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Grocery Industry Lessons Learned at NGA | ServiceChannel

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August 12, 2022

Given the food retail industry’s ever-changing environment and evolving advancements in innovation, it’s imperative to learn how to get better pricing, add more product variety and improve the shopper experience.  Customers now expect more and are pushing retailers to innovate.  As in most sectors, they’re demanding a higher quality of service and specifically as it relates to their health and wellness, they want more healthy food options.

NGA Show

Each year, the National Grocers Association (NGA) – which represents $131 billion in annual sales (25% of retail grocery industry sales) – attracts both independent retailers and food retail industry executives and service providers to its annual NGA conference by providing opportunities to learn, engage, share, network and innovate. 

With NGA being the only industry association devoted exclu­sively to the needs of independent grocers and small business, whether managing solo stores or small to mid-size chains, this event allowed for optimal networking and education opportunities.  Attendees consisted of independent retail owners, CEOs and their leadership teams.

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Grocery Industry Event Lessons Learned

Here are five things we learned over the course of the NGA Show:

1. Retailers are looking for a digital relationship with their customers. This is becoming key to making sure you are constantly in touch with and communicating with your customer base.  With the age of Facebook, retailers can now get instant customer feedback as they engage with them on new products, sales and promotions.

2. Innovation is driving change. While many industries are continually pushing the envelope in customer interaction and engagement through new and emerging technologies, typically 80% of the grocery sector’s technology spend goes to simply maintaining existing customers. But the retail food industry need to broaden their strategies and look for new ways to use these emerging technologies to better engage consumers and drive new traffic.

For example, new technologies like Augmented Reality (AR) and Virtual Reality (VR) are exploding and consumers are becoming more familiar with them (it’s reported that there are already over 100M AR devices in the market today!).

With all this innovation becoming available and at lower price points, some even in consumers’ hands through their mobile devices, everyone’s expecting innovative experiences in all aspects of their lives.  Thus, it’s imperative that the grocery industry respond. There will be a wealth of opportunities for independent grocers to differentiate themselves by taking advantage of these new technologies in their stores that shoppers are familiar with and using elsewhere.

3. Independent retailers are not effectively managing their repair and maintenance (R&M) with technology. Though some parts of the independent grocery industry are innovating and deploying game-changing technologies, in other areas like building maintenance and facilities management, they’re still trapped in the past.  Many are barely beyond the pen and paper method, if they’re managing their R&M requirements at all.  This all leads to greater inefficiencies and greater costs.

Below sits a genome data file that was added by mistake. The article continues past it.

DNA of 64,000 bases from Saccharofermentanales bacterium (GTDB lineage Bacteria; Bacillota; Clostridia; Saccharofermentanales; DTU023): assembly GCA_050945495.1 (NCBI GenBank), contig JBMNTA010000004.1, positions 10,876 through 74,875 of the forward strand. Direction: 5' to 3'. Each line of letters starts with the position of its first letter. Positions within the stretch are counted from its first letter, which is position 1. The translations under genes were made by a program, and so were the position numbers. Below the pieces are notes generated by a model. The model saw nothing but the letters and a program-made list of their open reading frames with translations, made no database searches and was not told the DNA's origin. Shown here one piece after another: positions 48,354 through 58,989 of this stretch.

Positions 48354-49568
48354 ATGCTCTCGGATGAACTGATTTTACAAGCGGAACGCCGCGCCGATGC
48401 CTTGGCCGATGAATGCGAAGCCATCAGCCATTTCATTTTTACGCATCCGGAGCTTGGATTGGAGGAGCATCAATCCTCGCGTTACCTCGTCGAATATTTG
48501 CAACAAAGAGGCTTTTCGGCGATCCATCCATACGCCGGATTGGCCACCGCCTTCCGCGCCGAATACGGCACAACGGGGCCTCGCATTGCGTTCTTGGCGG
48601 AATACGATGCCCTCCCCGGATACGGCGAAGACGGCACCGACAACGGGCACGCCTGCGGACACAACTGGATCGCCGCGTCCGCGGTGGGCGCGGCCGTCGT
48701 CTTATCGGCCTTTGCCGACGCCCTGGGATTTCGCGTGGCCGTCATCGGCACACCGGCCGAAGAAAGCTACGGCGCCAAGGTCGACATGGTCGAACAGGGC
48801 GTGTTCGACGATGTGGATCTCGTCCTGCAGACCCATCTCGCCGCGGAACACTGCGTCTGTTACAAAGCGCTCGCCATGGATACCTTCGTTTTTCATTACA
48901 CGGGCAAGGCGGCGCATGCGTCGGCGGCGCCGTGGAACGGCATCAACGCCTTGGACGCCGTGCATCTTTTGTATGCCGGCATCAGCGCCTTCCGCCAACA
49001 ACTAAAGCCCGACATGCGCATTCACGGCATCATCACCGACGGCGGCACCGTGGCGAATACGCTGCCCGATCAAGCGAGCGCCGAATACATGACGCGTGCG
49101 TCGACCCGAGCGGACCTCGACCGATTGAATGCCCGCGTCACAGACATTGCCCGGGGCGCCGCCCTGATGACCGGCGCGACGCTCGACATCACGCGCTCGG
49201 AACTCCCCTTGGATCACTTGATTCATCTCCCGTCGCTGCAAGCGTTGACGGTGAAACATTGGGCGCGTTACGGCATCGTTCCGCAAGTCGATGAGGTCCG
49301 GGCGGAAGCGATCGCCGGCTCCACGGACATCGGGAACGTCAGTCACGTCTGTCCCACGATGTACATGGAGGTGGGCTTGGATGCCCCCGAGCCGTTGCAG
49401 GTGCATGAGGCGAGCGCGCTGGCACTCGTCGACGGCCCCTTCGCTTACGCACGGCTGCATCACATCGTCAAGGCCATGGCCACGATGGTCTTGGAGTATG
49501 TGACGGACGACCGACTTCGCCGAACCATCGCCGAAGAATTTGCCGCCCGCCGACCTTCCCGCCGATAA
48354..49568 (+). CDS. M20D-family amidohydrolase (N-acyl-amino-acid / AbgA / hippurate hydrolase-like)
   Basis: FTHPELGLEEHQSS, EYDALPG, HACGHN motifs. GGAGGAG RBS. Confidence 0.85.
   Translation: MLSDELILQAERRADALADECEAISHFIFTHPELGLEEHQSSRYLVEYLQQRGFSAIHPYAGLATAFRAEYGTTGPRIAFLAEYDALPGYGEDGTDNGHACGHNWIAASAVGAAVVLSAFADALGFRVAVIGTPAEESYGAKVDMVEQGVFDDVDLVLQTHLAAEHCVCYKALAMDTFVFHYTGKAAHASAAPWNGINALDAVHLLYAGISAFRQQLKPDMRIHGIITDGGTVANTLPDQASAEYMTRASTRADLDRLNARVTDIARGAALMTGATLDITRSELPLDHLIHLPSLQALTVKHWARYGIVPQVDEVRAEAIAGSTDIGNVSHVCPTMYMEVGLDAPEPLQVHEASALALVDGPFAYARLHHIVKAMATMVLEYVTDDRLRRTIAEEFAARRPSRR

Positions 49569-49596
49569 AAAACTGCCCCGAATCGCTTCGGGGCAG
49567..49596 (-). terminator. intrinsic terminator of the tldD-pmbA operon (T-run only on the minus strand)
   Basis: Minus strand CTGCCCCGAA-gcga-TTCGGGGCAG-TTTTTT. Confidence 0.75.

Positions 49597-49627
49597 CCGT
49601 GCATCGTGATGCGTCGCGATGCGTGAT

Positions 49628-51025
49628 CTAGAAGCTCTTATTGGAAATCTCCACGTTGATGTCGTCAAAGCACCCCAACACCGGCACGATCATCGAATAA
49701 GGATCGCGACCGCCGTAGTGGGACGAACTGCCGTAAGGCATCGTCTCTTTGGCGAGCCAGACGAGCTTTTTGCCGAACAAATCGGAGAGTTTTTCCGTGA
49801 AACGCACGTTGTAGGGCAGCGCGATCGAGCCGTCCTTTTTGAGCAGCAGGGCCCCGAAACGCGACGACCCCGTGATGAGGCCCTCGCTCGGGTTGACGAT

Grocery facilities management is a 24×7 endeavor.  Visibility, or transparency as we like to say, across all your food retail locations is crucial to gaining a much deeper understanding of exactly what’s occurring where and when.  The condition of your store and what the customer experiences has a direct impact on your bottom line.

Given that, it’s somewhat surprising that many independent groceries are not yet taking advantage of modern technologies like service automation to reduce costs, realize greater efficiencies and importantly, deliver a positive customer experience.

The NGA Show 4. Emerging Tech Bringing New Ideas to Industry. One education session highlighted a number of emerging tech companies and how they are innovating the grocery industry:

  • Local Roots is a “farm in a container.”  It has built a controlled environment in which they can grow five acres worth of produce in 320 sq.ft.
  • Delivery Guys and Udelv are testing a self-driving car to deliver product directly to the consumer (Udelv’s autonomous, last-mile delivery vehicle recently made the world’s first public road test deliveries from a market to local customers, i.e., “last mile delivery”).
  • INDE is revolutionizing the industry with augmented reality to improve customer engagement. 
  • Dor has created sensors that more accurately analyze grocery store foot traffic to drive better operational decisions.

5. Prepare for the future. The differentiating factor for future enhancements to the industry is “experience.” One statistic shared was that, “7 out of 10 early adopters believe AR and VR will change their everyday lives”.  By 2022, VR adoption is suggested to reach 256 million people worldwide with a revenue of $60B. The grocery sector cannot ignore this exploding trend.

While e-commerce continues to grow, physical stores are not going away.  Those food and other retail companies that leverage new technologies and complement them to deliver improved customer experiences stand the best chance to compete – and win.We’re excited to see how these tech trends develop over the year, learn what’s important and helpful to you, and help shape the future of the grocery sector together.  

Can’t wait til next year? The 2019 NGA Show will be held in San Diego, California between February 24-27.

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